Bio

Clinical Focus


  • Anesthesia

Academic Appointments


Administrative Appointments


  • Chief Medical Officer, University Healthcare Alliance (2014 - Present)
  • Associate Chief Medical Officer, Stanford Health Care (2011 - Present)
  • Co-Director, Clinical Effectiveness Leadership Program (CELT) (2014 - Present)
  • Senior Advisor, WellMD Center (2017 - Present)
  • Interim Director, WellMD Center (2015 - 2017)
  • Affiliate, Freeman Spogli Institute (2014 - Present)
  • Chief of Staff, Stanford Health Care (2008 - 2011)
  • Board Member, Stanford Health Care Board of Directors (2008 - 2011)

Professional Education


  • Medical Education:Univ Of Chicago - Registrar (1981) IL
  • Board Certification: Anesthesia, American Board of Anesthesiology (1988)
  • Residency:Stanford University School of Medicine (1986) CA
  • Board Certification: Internal Medicine, American Board of Internal Medicine (1984)
  • Residency:Stanford University School of Medicine (1984) CA
  • Internship:Stanford University School of Medicine (1982) CA

Teaching

2018-19 Courses


Publications

All Publications


  • Building a Program on Well-Being: Key Design Considerations to Meet the Unique Needs of Each Organization. Academic medicine : journal of the Association of American Medical Colleges Shanafelt, T., Trockel, M., Ripp, J., Murphy, M. L., Sandborg, C., Bohman, B. 2018

    Abstract

    The current health care practice environment has resulted in a crescendo of burnout among physicians, nurses, and advanced practice providers. Burnout among health care professionals is primarily caused by organizational factors rather than problems with personal resilience. Four major drivers motivate health care leaders to build well-being programs: the moral-ethical case (caring for their people), the business case (cost of turnover and lower quality), the tragic case (a physician suicide), and the regulatory case (accreditation requirements). Ultimately, health care provider burnout harms patients. The authors discuss the purpose; scope; structure and resources; metrics of success; and a framework for action for organizational well-being programs. The purpose such a program is to oversee organizational efforts to reduce the occupational risk for burnout, cultivate professional well-being among health care professionals and, in turn, optimize the function of health care systems. The program should measure, benchmark, and longitudinally assess these domains. The successful program will develop deep expertise regarding the drivers of professional fulfillment among health care professionals; an approach to evaluate system flaws and relevant dimensions of organizational culture; and knowledge and experience with specific tactics to foster improvement. Different professional disciplines have both shared challenges and unique needs. Effective programs acknowledge and address these differences rather than ignore them. Ultimately, a professional workforce with low burnout and high professional fulfillment is vital to providing the best care to patients. Vanguard institutions have embraced this understanding and are pursuing health care provider well-being as a core organizational strategy.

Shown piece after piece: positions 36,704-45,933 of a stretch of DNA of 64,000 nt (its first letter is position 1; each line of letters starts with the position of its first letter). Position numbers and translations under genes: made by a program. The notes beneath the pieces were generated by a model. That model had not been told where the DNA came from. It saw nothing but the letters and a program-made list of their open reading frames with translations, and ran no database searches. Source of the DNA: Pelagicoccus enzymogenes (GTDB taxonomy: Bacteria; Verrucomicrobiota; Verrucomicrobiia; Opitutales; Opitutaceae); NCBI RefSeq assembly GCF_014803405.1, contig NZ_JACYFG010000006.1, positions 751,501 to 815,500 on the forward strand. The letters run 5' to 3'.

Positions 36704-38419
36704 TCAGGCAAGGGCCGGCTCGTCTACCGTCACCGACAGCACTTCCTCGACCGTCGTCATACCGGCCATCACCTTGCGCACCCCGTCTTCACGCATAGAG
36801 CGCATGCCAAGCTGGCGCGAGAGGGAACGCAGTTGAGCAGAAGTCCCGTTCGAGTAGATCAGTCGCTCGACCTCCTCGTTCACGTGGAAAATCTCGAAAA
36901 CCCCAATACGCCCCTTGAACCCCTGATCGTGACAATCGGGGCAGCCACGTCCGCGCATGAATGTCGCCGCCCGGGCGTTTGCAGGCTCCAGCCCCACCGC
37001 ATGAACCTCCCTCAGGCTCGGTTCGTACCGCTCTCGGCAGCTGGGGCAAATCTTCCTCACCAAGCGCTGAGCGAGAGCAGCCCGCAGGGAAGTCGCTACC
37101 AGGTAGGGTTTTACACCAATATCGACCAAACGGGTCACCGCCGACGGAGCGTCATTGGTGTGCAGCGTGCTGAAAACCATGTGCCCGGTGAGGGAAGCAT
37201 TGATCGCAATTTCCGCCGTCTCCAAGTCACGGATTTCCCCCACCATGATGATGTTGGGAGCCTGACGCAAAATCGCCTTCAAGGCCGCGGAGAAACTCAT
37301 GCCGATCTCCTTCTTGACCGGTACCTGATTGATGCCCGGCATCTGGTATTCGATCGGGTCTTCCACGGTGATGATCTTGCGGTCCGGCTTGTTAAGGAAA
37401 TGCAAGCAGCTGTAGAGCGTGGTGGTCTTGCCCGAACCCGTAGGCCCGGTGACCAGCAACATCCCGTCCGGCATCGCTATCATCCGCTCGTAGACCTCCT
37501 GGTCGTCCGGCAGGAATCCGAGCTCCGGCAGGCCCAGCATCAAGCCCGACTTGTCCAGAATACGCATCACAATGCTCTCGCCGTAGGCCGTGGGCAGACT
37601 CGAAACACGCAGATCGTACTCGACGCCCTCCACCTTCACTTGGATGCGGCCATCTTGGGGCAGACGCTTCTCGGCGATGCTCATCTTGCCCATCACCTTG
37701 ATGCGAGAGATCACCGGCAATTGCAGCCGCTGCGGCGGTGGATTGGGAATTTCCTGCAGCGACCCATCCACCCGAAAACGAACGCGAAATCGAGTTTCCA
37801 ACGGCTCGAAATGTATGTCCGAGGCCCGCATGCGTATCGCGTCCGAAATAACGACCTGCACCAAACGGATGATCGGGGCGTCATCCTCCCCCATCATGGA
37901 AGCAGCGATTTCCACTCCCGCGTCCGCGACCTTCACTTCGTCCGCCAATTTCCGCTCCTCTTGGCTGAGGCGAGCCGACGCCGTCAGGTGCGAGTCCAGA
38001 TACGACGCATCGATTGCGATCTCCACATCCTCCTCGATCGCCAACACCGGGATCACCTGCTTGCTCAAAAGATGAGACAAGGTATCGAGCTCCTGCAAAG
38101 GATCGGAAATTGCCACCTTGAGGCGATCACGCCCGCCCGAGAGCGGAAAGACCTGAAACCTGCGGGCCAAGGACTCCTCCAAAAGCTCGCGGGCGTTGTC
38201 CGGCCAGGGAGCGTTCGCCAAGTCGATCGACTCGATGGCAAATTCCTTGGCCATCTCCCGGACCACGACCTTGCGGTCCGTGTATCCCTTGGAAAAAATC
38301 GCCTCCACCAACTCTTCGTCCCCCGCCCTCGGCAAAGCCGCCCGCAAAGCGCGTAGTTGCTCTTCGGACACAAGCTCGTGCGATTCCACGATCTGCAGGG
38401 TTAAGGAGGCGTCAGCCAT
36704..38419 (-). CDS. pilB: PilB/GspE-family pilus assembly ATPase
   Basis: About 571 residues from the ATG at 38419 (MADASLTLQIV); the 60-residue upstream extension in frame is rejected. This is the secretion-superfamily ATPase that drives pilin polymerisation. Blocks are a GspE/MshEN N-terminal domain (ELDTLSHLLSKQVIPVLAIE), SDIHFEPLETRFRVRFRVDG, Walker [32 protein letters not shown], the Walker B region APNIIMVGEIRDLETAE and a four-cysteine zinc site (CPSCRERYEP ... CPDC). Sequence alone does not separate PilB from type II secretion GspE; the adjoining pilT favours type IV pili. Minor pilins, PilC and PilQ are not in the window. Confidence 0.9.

View details for DOI 10.1097/ACM.0000000000002415

    View details for PubMedID 30134268

  • What Do We Mean by Physician Wellness? A Systematic Review of Its Definition and Measurement ACADEMIC PSYCHIATRY Brady, K. S., Trockel, M. T., Khan, C. T., Raj, K. S., Murphy, M., Bohman, B., Frank, E., Louie, A. K., Roberts, L. 2018; 42 (1): 94–108

    Abstract

    Physician wellness (well-being) is recognized for its intrinsic importance and impact on patient care, but it is a construct that lacks conceptual clarity. The authors conducted a systematic review to characterize the conceptualization of physician wellness in the literature by synthesizing definitions and measures used to operationalize the construct.A total of 3057 references identified from PubMed, Web of Science, and a manual reference check were reviewed for studies that quantitatively assessed the "wellness" or "well-being" of physicians. Definitions of physician wellness were thematically synthesized. Measures of physician wellness were classified based on their dimensional, contextual, and valence attributes, and changes in the operationalization of physician wellness were assessed over time (1989-2015).Only 14% of included papers (11/78) explicitly defined physician wellness. At least one measure of mental, social, physical, and integrated well-being was present in 89, 50, 49, and 37% of papers, respectively. The number of papers operationalizing physician wellness using integrated, general-life well-being measures (e.g., meaning in life) increased [X 2 = 5.08, p = 0.02] over time. Changes in measurement across mental, physical, and social domains remained stable over time.Conceptualizations of physician wellness varied widely, with greatest emphasis on negative moods/emotions (e.g., burnout). Clarity and consensus regarding the conceptual definition of physician wellness is needed to advance the development of valid and reliable physician wellness measures, improve the consistency by which the construct is operationalized, and increase comparability of findings across studies. To guide future physician wellness assessments and interventions, the authors propose a holistic definition.